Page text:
When that long Rolling Stone 1970 interview (Lennon Remembers) was re-released in 2000, there was a passage deleted from the original where John says he manipulated or maneuvered to get what he wanted and Yoko directs Jann Wenner to delete that, and Lennon says something like, “But it’s true!”
So there we have it!
Incidentally, John wanted that interview released only in the pages of Rolling Stone, which it initially was. But Wenner subsequently released it as a book which infuriated John who then held a grudge against Wenner for the rest of his life for breaking the agreement.
But, as far as I’m concerned, one must take some time off for John in purgatory for his efforts on behalf of peace. If Left is right, John was Left. In February 1972, he and Yoko guest-hosted a week of the Mike Douglas Show. Among their guests were Ralph Nader and Jerry Rubin and Bobby Seale.
He even phoned up Michael Moore when Michael was just a guy in Michigan producing an alternative weekly magazine based on a story Michael ran and Michael hung up on him thinking he was being hoaxed. John called back.
I read that Brian Wilson, when he heard “Strawberry Fields Forever,” thought, “Damn, the Beatles got there first.” But I consider his “Good Vibrations” a comparable achievement (though I’ve heard both songs too much by now to really groove to them any more) and it precedes SFF by about 4 months.
Until the bitter break-up, it seemed like they were pretty tight-knit (Roger McGuinn of the Byrds thought so, this being ca. 1965, when he asked George if they believed in God and George replied something like they hadn’t come to a conclusion on that yet), but reading all these books, one finds out the intra-group rivalries.
Paul, in the Get Back/Let it Be sessions, finding out Lennon’s not bringing many songs to the table says, “We’re gonna have a crisis” if John doesn’t come up with more songs. But George had a bunch which is why there were so many songs on his first post-Beatles solo album, some dating from 1966! (People, in awed mode, point out that that album, All Things Must Pass, was a triple album, overlooking that the third LP was just fucking jamming. Any band or artist could pad out a release with a jamming disc like that. But, still, a double album right out of the gate, post-Beatles, is impressive.)
Paul stood to make less money on a George tune (the “crisis”!), but his and Lennon’s early, pre-fame, handshake deal that the song of either partner would get a Lennon-McCartney credit even if a song actually had little if any input from the other meant that he was going to make more money off a John tune than a George tune. (Lennon and McCartney, early on, hoped to become well-known songwriters in the style of Rogers and Hammerstein or Goffin and King.)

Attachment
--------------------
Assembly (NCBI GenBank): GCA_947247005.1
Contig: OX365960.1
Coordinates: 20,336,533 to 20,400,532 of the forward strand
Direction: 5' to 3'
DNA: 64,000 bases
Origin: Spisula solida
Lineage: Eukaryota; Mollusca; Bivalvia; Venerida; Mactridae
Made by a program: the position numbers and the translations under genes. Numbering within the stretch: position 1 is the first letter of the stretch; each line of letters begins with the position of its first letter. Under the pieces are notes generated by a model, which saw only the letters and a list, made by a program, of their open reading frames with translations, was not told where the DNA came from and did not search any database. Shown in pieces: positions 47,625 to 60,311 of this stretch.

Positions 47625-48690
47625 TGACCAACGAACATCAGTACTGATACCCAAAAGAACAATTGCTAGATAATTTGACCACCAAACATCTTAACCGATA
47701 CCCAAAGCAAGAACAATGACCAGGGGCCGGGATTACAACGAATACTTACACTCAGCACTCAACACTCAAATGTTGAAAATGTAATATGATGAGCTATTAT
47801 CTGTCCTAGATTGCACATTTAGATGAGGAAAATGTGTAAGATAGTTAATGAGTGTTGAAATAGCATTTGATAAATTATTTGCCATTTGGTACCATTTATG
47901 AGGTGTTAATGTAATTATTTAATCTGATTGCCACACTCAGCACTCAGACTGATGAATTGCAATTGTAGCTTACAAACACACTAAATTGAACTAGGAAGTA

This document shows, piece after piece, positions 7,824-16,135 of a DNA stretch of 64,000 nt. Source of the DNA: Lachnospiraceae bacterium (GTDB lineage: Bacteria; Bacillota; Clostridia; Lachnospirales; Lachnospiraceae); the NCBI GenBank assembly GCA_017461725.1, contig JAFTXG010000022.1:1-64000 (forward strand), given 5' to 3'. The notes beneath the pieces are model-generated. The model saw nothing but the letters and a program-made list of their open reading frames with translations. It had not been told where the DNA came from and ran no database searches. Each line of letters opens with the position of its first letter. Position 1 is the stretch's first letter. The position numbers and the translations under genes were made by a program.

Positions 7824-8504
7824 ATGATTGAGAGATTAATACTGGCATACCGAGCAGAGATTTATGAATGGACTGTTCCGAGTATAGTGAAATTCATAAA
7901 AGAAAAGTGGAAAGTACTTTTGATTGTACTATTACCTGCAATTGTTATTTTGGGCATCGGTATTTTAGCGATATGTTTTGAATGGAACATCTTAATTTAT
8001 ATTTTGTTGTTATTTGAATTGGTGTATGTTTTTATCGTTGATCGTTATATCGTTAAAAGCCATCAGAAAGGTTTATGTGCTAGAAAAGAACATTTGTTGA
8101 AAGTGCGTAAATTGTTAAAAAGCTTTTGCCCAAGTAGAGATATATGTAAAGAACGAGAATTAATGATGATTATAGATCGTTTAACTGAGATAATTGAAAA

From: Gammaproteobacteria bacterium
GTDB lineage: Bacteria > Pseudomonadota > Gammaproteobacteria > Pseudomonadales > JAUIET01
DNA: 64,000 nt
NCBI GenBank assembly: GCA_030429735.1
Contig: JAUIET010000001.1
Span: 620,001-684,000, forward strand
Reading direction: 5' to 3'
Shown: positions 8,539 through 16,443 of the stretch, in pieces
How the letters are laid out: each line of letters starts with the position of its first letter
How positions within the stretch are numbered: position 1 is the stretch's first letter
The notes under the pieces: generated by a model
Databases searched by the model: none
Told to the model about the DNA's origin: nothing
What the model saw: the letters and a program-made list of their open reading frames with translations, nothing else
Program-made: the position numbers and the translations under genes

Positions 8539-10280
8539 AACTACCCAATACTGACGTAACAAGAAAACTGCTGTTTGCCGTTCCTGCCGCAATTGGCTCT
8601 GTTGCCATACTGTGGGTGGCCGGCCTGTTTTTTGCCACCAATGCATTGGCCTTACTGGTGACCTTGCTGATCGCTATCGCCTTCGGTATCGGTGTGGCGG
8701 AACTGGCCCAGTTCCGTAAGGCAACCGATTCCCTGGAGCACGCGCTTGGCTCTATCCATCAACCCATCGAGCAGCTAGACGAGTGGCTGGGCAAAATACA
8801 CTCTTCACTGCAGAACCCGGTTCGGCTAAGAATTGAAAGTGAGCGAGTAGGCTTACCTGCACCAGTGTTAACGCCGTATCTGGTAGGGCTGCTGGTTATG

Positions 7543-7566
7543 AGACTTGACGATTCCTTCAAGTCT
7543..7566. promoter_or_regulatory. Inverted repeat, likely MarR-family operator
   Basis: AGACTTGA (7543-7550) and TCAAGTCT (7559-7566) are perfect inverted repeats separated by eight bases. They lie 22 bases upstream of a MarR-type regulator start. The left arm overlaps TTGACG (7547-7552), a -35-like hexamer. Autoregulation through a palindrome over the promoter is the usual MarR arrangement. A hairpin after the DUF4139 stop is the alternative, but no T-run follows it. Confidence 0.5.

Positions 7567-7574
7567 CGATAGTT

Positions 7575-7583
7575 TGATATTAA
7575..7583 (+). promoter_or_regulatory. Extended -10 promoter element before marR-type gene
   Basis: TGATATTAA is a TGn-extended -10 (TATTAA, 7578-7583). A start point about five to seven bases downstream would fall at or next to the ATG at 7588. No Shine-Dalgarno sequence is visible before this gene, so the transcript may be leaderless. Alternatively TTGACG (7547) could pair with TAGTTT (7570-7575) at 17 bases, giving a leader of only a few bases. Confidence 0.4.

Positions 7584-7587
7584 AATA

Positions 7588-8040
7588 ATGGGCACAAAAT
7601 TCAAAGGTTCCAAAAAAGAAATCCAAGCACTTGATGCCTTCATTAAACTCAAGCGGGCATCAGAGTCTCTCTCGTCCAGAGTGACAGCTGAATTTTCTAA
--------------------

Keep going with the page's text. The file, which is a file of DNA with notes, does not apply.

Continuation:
Also, there was certainly a Lennon-McCartney rivalry with Lennon feeling there were more Paul A-sides on their singles at least in the latter days where he felt his B-side song was the more deserving tune.
Everyone thinks when they recorded what was their last album, Abbey Road, that they all knew it was to be their last. Nonsense. There was a post-Abbey Road meeting, recorded for Ringo who was absent, where Lennon was proposing to cease with the Lennon-McCartney song credit and that on future albums, he, Paul, and George would get four songs each and Ringo can have two, if he wants them.
Paul actually responds that the idea sounds “too democratic for its own good” and that until Abbey Road, his and John’s songs had been simply better than George’s. (I really like “Here Comes the Sun,” but I like other George tunes much better than the highly-regarded “Something.” George lifted the expression “Something in the Way She Moves” from a James Taylor song with that as the song title. JT was flattered, actually.)
Producer George Martin, in those years, felt the same way about George’s songs which assuredly made George a junior member along with Ringo. It also didn’t help that George was the youngest of the four.
It seems nearly to his dying day, George resented Paul over such superior attitudes as that.
But about 2 weeks after that post-Abbey Road meeting, having played a gig in Toronto with Clapton and others backing him, Lennon told the others we was quitting; it was over.
Paul has admitted he wished they had never broken up.
When the three surviving Beatles regrouped, ca. 1995, to polish up two primitively-recorded Lennon songs as a reunion, there was a fair amount of critical derision over the effort. But I thought these two songs were fine. I was happy to hear them, happy they made the effort.
Oops. It looks like I’ve just written another “book” on the Beatles.
P.S. Jane Roberts’ “Seth” asserted as follows (I include this because I think the Beatles fit the bill):
“Thus you deal often with events in which men are touched by great illumination, isolated from the masses of humanity, and endowed with great powers — periods of history that appear almost unnaturally brilliant in contrast with others; prophets, geniuses, and kings shown in greater-than-human proportion….
“They will be formed to impress world conditions at any given time, and therefore couched in symbols and events that will most impress the populace. This is craftily done, for the inner self knows exactly what will impress the ego, and what kinds of personalities will be best able to personify the message at any given time. When such a personality appears in history then, he is intuitively recognized [the screaming girls, for instance –Mark], for the way has long been laid…”